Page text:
While you can simply use the generatedata website to create your test data, you’ll quickly discover that there are limits imposed on your usage. For example, the tool provides a feature that allows you to save your settings. This means that you don’t have to start from scratch if later you want to modify the table and then regenerate test data for the new version. But if you try to do this on the website, you’ll fail—unless you have “contributed” (i.e., paid money) and been given a User ID. Similarly, you cannot change the number of test records to be generated; you’re stuck with 100. There may be other limitations as well but these are the two that we encountered during our tests.

However, if you don’t want to spend money, there is a simple alternative—just download the code and run it on your own system! It was only after we downloaded the package that we discovered that generatedata is also written in PHP. We downloaded the package and then ran it on our Macs. You can also run it on your IBM i, as long as you have ZendDB (MySQL) installed.

When you subsequently invoke the package for the first time, it will go through a simple installation process and from that point on all of the blocked features, such as saving your configurations and changing the number of records generated, are enabled.

But what if the available options for data generation don’t meet your needs? Perhaps you need to generate part numbers that have (say) two alpha characters followed by three numerics followed by another alpha? In that case, you have two basic options:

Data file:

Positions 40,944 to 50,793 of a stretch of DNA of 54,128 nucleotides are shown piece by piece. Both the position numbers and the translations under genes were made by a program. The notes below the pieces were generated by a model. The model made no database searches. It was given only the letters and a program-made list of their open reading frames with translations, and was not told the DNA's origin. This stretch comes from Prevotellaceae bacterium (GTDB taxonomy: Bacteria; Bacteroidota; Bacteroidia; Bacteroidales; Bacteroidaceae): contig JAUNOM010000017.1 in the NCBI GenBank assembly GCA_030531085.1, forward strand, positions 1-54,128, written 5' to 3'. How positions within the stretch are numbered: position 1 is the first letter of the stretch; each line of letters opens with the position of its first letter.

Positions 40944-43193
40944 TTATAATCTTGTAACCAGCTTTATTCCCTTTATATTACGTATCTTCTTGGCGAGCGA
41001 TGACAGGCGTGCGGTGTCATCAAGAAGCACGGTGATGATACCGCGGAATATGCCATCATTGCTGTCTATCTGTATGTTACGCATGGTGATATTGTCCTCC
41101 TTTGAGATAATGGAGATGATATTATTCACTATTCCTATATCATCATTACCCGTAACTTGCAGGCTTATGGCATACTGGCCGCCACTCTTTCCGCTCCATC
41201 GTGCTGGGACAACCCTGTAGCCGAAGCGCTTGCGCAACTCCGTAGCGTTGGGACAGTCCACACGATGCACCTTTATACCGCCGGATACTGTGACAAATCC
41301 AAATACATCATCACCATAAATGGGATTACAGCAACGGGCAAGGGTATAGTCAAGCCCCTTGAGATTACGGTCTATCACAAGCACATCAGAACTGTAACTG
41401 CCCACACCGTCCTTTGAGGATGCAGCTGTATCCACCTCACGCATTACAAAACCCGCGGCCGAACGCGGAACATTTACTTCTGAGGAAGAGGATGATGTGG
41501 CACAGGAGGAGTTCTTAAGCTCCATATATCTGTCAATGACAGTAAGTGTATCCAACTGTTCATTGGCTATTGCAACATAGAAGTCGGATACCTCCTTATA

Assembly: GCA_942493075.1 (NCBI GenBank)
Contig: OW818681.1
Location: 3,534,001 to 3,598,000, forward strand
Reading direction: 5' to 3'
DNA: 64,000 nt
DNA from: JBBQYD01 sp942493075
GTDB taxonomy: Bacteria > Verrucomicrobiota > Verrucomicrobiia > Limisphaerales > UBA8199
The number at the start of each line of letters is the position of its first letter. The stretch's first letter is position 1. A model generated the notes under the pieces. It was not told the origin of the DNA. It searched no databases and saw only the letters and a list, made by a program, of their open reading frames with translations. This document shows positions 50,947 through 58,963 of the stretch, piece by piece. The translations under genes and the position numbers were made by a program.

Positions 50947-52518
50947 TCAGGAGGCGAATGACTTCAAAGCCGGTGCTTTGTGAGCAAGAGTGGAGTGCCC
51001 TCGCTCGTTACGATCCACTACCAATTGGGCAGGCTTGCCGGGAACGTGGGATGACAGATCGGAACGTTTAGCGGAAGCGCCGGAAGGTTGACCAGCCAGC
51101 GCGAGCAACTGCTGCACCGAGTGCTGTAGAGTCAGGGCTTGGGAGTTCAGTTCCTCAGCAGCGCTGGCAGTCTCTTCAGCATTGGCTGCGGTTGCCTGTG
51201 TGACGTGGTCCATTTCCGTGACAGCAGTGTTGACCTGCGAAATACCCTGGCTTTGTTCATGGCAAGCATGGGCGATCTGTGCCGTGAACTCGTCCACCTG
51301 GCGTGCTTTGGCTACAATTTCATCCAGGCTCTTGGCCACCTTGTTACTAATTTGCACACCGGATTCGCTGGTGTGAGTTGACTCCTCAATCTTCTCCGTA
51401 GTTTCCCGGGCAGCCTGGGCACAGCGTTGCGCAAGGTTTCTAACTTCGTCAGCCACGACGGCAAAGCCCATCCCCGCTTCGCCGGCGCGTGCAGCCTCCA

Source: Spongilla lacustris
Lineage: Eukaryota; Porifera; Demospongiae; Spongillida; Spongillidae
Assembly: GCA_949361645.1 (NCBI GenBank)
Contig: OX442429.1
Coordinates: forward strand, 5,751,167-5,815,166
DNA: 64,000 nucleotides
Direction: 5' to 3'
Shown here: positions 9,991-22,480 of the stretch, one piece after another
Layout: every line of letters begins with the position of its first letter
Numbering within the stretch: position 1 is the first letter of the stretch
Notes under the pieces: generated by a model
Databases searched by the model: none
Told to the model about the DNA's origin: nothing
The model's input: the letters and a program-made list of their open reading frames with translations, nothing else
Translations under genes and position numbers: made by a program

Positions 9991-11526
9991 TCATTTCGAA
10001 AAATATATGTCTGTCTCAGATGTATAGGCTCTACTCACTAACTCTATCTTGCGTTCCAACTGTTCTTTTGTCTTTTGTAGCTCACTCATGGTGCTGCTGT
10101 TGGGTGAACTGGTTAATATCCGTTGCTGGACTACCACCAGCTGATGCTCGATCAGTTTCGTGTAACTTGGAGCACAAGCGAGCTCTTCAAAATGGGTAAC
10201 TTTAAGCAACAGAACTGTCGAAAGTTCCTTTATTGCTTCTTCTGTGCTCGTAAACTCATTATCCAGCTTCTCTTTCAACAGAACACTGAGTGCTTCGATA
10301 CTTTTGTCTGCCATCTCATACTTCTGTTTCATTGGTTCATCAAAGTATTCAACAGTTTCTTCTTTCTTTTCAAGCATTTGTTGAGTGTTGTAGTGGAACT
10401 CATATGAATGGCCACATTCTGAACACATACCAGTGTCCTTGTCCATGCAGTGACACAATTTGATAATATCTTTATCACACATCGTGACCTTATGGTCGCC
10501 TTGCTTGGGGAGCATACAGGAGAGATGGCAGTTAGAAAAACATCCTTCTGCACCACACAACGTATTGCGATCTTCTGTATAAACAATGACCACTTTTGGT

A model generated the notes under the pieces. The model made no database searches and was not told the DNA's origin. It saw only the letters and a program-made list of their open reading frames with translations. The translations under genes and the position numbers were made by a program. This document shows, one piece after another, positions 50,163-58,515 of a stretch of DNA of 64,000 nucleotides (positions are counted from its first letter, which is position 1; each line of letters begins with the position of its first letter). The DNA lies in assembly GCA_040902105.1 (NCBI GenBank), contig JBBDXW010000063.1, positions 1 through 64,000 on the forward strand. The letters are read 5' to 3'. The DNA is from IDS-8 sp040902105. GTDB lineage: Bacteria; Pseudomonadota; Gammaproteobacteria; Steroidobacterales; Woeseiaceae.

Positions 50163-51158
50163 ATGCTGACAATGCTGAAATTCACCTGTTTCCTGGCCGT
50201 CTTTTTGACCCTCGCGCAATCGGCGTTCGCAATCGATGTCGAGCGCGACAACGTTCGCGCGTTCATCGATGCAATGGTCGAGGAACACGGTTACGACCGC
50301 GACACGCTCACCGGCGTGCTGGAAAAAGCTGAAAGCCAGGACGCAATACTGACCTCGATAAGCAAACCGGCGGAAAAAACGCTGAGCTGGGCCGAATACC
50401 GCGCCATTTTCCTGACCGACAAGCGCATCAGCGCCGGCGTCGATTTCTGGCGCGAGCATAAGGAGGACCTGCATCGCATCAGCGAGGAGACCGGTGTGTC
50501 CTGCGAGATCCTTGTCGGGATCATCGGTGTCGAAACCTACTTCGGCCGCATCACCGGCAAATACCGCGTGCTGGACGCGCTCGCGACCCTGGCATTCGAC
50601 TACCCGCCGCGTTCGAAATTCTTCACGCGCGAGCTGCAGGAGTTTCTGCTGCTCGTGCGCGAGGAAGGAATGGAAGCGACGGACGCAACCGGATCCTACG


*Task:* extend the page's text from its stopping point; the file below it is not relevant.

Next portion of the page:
1. Generate test data that ignores the column in question (or perhaps just generates the numeric portion) and then write a small piece of code to “fix up” that column later.
  2. Modify the package to add your own custom data types. The documentation describes how to do this and the supplied code is well documented for the most part and can be used as a base.

faker Revisited

The biggest difference between faker and generatedata is that the latter includes a full-blown graphic interface. faker on the other hand is a set of API calls that you incorporate in your own logic. This means that it’s far more flexible in that the data can be generated and utilized immediately in whatever form you choose. In the following faker code sample, we’ve attempted to come as close as is practical to the output we produced with generatedata. In practice, when using faker, we would normally take the generated data and write it directly to the required table rather than go through the CSV phase. But in the interest of providing a direct comparison, we’ve chosen to produce a CSV file in this case.

The first point to note is the require ... statement shown at (( A )). This incorporates the faker facilities in the script. At (( B )) we define constants for the comma, quote and end of line strings to be used in the CSV output. The CSV file is itself is opened at (( C )). The “w” opens it for output and will create it if required.


require __DIR__ .'/../src/autoload.php';  (( A ))

define ( 'COMMA', ',' );    (( B ))
define ( 'QUOTE', '"' );
define ( 'CRLF', "\r\n" )'
$handle = fopen("/Users/jonparis/Documents/Articles IBM Magazine/Extra 2015/JonsTestData.csv", "w"); (( C ))